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liannalives.tumblr. com
secondskin
« Reply #1027 on: June 28, 2011 02:22:02 PM »

I'm not sure if this has been posted yet (didn't read all 103 pages), but if you're interested in drafting your own pattern, I found a site that gives step-by-step directions.

http://yourwardrobeunlockd.com/freebies/72-corset-drafting
 Its really easy. All you need is a ruler, preferably a clear quilting one, since you need to square out your lines to make it exact. You use your own measurements and when you're done you have a corset pattern made exactly for you.

I suggest making a muslin mock-up to get the curves exactly right but its not necessary.


This is the one I made from it. I plan on making an underbust from the pattern as soon as I get a chance.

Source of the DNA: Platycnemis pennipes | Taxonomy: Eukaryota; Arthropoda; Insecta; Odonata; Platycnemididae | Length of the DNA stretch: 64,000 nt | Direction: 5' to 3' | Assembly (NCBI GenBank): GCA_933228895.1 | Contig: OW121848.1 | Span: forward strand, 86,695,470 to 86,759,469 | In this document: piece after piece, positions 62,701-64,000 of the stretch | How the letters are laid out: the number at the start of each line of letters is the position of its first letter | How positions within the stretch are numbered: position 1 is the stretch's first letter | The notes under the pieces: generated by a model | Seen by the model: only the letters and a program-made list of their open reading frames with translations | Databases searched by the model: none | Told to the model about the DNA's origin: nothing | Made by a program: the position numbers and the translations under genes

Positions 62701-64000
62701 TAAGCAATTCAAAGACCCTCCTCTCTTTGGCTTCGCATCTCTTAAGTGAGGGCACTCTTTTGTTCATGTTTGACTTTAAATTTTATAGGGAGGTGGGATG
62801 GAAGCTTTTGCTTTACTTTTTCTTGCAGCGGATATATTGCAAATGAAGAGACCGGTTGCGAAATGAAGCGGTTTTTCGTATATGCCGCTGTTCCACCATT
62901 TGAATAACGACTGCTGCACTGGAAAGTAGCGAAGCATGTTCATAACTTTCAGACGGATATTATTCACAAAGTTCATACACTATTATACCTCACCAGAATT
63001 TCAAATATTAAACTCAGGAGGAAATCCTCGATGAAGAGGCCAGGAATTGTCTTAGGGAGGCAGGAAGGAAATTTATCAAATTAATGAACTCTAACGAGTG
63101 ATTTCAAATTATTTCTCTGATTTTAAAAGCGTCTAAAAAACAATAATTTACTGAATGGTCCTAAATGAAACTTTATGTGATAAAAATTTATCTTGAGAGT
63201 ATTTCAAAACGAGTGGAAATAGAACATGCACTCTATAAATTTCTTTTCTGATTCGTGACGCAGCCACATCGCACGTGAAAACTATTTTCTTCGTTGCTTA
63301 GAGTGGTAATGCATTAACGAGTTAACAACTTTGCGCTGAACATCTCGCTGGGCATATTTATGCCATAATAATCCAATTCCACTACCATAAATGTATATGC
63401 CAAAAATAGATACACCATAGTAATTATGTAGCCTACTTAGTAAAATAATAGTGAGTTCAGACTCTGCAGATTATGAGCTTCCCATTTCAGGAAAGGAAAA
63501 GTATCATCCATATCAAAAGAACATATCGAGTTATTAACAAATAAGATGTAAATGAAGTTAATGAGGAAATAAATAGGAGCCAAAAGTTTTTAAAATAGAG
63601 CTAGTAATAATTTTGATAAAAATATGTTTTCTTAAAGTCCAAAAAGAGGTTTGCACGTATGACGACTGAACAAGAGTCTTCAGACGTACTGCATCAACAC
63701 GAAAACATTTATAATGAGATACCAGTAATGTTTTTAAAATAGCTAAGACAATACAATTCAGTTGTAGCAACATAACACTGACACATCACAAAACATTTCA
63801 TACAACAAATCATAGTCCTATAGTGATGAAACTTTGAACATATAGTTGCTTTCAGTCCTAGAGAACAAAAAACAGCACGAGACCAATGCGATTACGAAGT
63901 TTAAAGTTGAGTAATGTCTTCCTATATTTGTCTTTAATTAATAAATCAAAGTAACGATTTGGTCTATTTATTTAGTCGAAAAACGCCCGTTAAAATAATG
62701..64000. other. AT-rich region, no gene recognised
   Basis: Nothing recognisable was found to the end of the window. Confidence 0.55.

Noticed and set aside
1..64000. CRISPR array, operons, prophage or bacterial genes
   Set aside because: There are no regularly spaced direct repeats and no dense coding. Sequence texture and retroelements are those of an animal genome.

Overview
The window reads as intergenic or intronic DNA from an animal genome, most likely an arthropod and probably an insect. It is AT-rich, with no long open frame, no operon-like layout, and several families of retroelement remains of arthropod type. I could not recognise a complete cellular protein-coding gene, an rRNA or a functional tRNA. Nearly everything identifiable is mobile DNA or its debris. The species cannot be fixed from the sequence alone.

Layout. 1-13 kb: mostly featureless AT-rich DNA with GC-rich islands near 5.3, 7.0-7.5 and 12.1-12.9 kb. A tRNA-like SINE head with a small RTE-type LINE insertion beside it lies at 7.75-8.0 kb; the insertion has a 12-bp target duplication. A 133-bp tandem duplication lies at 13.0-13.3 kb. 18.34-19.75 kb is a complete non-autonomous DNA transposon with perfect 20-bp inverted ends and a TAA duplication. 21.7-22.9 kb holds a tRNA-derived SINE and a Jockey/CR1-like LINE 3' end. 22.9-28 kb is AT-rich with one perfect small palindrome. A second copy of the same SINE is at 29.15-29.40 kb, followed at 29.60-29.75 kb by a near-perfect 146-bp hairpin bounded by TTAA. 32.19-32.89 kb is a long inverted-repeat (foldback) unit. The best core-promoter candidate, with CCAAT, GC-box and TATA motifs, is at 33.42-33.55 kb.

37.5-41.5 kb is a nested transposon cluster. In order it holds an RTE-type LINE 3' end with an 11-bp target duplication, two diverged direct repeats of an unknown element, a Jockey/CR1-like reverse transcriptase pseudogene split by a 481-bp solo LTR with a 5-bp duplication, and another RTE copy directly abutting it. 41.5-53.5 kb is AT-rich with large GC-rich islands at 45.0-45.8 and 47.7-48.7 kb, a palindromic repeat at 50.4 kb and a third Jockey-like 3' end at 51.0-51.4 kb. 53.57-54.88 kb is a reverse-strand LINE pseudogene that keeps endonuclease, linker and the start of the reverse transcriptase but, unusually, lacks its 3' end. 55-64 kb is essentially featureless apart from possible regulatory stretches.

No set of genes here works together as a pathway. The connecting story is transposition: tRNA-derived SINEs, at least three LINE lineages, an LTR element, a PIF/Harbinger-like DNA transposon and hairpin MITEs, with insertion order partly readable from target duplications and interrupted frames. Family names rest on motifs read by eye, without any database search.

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Kara B
« Reply #1028 on: July 18, 2011 02:20:15 PM »

Such a beautiful corset, secondskin!  Just the way you've matched the pattern in the fabric really shows that love and care went in to this, and it looks to fit you really well. 

I've bookmarked your link for when I finally get around to starting my long-planned corset project.  This thread has gotten me quite excited about it, and the corset has moved up to...uhm...5th place on my things to make...

A question for us not living in English-speaking countries:  what is duck and coutil?  I know denim and twill, is it sort of related?  The fabricstores around here aren't too good on the English names for different fabrics.
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lopo48
« Reply #1029 on: July 23, 2011 11:54:24 AM »

Help!  I've gotten up the nerve to make a Civil War corset, but can't find the steel boning/busk I need.  Does anyone know of local sources in the DFW area?  Don't mind driving, but don't want to wait on an on-line order.  Need the corset before I start trying to fit dresses.  Thanks!!!!